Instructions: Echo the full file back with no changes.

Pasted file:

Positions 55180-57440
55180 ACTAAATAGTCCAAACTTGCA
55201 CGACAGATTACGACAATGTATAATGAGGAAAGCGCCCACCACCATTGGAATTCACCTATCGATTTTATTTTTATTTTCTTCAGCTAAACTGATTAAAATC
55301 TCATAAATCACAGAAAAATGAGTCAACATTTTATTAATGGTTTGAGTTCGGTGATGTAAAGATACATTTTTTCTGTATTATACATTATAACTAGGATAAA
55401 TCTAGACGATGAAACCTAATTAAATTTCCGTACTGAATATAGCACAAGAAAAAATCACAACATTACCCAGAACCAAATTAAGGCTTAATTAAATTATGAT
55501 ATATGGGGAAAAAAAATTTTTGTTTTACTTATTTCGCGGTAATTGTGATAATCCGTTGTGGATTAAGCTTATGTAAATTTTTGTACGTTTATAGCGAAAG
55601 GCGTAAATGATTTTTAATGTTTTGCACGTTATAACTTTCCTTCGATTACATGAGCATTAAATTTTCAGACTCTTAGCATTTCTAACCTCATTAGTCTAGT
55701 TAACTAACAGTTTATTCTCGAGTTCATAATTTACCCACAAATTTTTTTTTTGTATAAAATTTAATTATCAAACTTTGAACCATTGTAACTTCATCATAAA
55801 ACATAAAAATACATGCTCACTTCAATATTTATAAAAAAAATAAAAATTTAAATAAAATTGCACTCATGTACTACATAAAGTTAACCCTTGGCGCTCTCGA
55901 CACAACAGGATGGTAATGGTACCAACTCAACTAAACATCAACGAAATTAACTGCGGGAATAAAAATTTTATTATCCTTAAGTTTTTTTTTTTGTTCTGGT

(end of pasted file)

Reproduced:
Positions 55180-57440
55180 ACTAAATAGTCCAAACTTGCA
55201 CGACAGATTACGACAATGTATAATGAGGAAAGCGCCCACCACCATTGGAATTCACCTATCGATTTTATTTTTATTTTCTTCAGCTAAACTGATTAAAATC
55301 TCATAAATCACAGAAAAATGAGTCAACATTTTATTAATGGTTTGAGTTCGGTGATGTAAAGATACATTTTTTCTGTATTATACATTATAACTAGGATAAA
55401 TCTAGACGATGAAACCTAATTAAATTTCCGTACTGAATATAGCACAAGAAAAAATCACAACATTACCCAGAACCAAATTAAGGCTTAATTAAATTATGAT
55501 ATATGGGGAAAAAAAATTTTTGTTTTACTTATTTCGCGGTAATTGTGATAATCCGTTGTGGATTAAGCTTATGTAAATTTTTGTACGTTTATAGCGAAAG
55601 GCGTAAATGATTTTTAATGTTTTGCACGTTATAACTTTCCTTCGATTACATGAGCATTAAATTTTCAGACTCTTAGCATTTCTAACCTCATTAGTCTAGT
55701 TAACTAACAGTTTATTCTCGAGTTCATAATTTACCCACAAATTTTTTTTTTGTATAAAATTTAATTATCAAACTTTGAACCATTGTAACTTCATCATAAA
55801 ACATAAAAATACATGCTCACTTCAATATTTATAAAAAAAATAAAAATTTAAATAAAATTGCACTCATGTACTACATAAAGTTAACCCTTGGCGCTCTCGA
55901 CACAACAGGATGGTAATGGTACCAACTCAACTAAACATCAACGAAATTAACTGCGGGAATAAAAATTTTATTATCCTTAAGTTTTTTTTTTTGTTCTGGT